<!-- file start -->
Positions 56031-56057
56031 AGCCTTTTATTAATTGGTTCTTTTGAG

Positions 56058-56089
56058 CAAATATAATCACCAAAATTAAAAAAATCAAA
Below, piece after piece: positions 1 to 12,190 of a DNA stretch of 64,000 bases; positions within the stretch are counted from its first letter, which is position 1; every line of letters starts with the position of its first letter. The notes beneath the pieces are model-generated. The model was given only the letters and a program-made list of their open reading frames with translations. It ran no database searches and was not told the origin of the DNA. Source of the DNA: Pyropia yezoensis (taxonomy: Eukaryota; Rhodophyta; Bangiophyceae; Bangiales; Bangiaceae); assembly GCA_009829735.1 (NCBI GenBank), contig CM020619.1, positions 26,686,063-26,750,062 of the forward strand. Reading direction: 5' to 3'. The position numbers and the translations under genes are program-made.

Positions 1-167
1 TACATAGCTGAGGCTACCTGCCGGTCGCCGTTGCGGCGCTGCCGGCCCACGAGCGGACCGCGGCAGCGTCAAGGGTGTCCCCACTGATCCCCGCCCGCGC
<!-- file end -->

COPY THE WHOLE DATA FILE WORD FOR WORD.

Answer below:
Positions 56031-56057
56031 AGCCTTTTATTAATTGGTTCTTTTGAG

Positions 56058-56089
56058 CAAATATAATCACCAAAATTAAAAAAATCAAA
Below, piece after piece: positions 1 to 12,190 of a DNA stretch of 64,000 bases; positions within the stretch are counted from its first letter, which is position 1; every line of letters starts with the position of its first letter. The notes beneath the pieces are model-generated. The model was given only the letters and a program-made list of their open reading frames with translations. It ran no database searches and was not told the origin of the DNA. Source of the DNA: Pyropia yezoensis (taxonomy: Eukaryota; Rhodophyta; Bangiophyceae; Bangiales; Bangiaceae); assembly GCA_009829735.1 (NCBI GenBank), contig CM020619.1, positions 26,686,063-26,750,062 of the forward strand. Reading direction: 5' to 3'. The position numbers and the translations under genes are program-made.

Positions 1-167
1 TACATAGCTGAGGCTACCTGCCGGTCGCCGTTGCGGCGCTGCCGGCCCACGAGCGGACCGCGGCAGCGTCAAGGGTGTCCCCACTGATCCCCGCCCGCGC